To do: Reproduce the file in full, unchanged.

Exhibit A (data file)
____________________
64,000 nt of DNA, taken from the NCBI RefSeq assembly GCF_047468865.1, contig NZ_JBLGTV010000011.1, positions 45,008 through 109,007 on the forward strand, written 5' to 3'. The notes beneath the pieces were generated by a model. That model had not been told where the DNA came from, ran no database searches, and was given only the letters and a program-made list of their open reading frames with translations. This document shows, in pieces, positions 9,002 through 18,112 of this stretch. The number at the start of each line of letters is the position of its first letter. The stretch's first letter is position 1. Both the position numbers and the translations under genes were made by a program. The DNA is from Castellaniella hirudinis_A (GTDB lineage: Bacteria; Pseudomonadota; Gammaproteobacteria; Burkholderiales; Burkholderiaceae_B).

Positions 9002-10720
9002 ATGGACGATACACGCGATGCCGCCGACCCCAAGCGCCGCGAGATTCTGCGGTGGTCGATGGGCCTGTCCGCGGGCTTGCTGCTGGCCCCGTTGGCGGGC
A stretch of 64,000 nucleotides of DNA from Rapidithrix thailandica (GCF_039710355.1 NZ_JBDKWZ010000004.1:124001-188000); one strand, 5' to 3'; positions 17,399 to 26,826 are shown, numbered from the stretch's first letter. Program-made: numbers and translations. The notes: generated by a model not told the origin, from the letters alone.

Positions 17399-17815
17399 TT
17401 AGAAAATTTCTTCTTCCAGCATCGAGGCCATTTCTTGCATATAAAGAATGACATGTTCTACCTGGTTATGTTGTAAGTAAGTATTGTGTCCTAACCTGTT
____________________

64,000 nt of DNA, taken from the NCBI RefSeq assembly GCF_047468865.1, contig NZ_JBLGTV010000011.1, positions 45,008 through 109,007 on the forward strand, written 5' to 3'. The notes beneath the pieces were generated by a model. That model had not been told where the DNA came from, ran no database searches, and was given only the letters and a program-made list of their open reading frames with translations. This document shows, in pieces, positions 9,002 through 18,112 of this stretch. The number at the start of each line of letters is the position of its first letter. The stretch's first letter is position 1. Both the position numbers and the translations under genes were made by a program. The DNA is from Castellaniella hirudinis_A (GTDB lineage: Bacteria; Pseudomonadota; Gammaproteobacteria; Burkholderiales; Burkholderiaceae_B).

Positions 9002-10720
9002 ATGGACGATACACGCGATGCCGCCGACCCCAAGCGCCGCGAGATTCTGCGGTGGTCGATGGGCCTGTCCGCGGGCTTGCTGCTGGCCCCGTTGGCGGGC
A stretch of 64,000 nucleotides of DNA from Rapidithrix thailandica (GCF_039710355.1 NZ_JBDKWZ010000004.1:124001-188000); one strand, 5' to 3'; positions 17,399 to 26,826 are shown, numbered from the stretch's first letter. Program-made: numbers and translations. The notes: generated by a model not told the origin, from the letters alone.

Positions 17399-17815
17399 TT
17401 AGAAAATTTCTTCTTCCAGCATCGAGGCCATTTCTTGCATATAAAGAATGACATGTTCTACCTGGTTATGTTGTAAGTAAGTATTGTGTCCTAACCTGTT